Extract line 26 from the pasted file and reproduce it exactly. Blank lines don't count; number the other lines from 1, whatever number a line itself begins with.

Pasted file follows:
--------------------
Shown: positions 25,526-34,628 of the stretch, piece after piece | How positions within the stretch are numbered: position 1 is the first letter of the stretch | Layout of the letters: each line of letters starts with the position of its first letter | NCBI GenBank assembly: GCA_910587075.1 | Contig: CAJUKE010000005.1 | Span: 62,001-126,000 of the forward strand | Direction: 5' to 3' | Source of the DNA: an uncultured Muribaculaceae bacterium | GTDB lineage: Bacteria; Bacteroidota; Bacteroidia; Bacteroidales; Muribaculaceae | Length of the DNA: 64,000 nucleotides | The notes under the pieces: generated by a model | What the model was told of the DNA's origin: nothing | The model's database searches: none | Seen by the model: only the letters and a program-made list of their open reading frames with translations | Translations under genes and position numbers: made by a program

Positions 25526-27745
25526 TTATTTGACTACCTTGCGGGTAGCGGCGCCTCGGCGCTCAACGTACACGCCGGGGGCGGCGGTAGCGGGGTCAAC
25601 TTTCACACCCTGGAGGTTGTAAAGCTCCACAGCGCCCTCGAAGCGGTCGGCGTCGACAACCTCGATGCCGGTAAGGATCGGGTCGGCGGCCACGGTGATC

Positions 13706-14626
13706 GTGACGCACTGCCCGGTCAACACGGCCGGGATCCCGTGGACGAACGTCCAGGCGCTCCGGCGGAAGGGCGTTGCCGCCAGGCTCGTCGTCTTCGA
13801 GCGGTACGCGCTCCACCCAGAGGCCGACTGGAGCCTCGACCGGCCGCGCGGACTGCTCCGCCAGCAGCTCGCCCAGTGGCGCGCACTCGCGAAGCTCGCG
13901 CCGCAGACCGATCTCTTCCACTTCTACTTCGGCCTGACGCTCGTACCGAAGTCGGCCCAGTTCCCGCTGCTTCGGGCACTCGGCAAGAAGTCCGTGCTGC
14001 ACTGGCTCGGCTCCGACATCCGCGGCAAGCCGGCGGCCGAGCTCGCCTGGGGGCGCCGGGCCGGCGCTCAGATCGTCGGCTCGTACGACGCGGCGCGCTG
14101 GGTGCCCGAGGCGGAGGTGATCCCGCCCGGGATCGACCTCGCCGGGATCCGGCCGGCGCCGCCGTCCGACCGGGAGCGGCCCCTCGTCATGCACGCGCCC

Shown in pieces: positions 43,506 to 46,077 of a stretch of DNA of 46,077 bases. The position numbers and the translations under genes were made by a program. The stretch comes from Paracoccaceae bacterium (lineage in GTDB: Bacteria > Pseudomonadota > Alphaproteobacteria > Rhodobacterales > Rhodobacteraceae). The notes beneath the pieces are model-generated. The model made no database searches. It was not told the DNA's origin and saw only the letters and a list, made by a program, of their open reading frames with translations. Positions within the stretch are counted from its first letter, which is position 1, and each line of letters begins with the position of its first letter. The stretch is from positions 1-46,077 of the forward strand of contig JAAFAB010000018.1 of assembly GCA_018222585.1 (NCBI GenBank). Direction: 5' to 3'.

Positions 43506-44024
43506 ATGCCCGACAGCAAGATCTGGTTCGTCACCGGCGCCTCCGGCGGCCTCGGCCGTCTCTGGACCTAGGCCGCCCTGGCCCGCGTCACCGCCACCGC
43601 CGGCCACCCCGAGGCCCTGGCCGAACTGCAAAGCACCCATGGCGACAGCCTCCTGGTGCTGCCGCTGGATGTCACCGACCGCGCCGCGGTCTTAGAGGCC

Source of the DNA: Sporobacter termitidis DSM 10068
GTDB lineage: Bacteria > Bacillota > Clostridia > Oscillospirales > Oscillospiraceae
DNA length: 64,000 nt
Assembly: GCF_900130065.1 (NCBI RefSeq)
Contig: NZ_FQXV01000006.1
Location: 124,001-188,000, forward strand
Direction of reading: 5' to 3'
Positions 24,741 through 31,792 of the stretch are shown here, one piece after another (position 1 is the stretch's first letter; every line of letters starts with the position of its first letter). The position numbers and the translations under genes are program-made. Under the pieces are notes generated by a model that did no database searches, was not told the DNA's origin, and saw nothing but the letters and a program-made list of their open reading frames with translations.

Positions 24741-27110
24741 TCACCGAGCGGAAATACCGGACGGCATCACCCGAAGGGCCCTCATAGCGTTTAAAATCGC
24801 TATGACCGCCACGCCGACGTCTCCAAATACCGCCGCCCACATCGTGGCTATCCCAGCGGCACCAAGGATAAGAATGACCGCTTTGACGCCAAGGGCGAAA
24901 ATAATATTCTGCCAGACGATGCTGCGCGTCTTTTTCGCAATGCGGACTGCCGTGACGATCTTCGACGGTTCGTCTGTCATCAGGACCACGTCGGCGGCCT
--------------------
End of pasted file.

24901 ATAATATTCTGCCAGACGATGCTGCGCGTCTTTTTCGCAATGCGGACTGCCGTGACGATCTTCGACGGTTCGTCTGTCATCAGGACCACGTCGGCGGCCT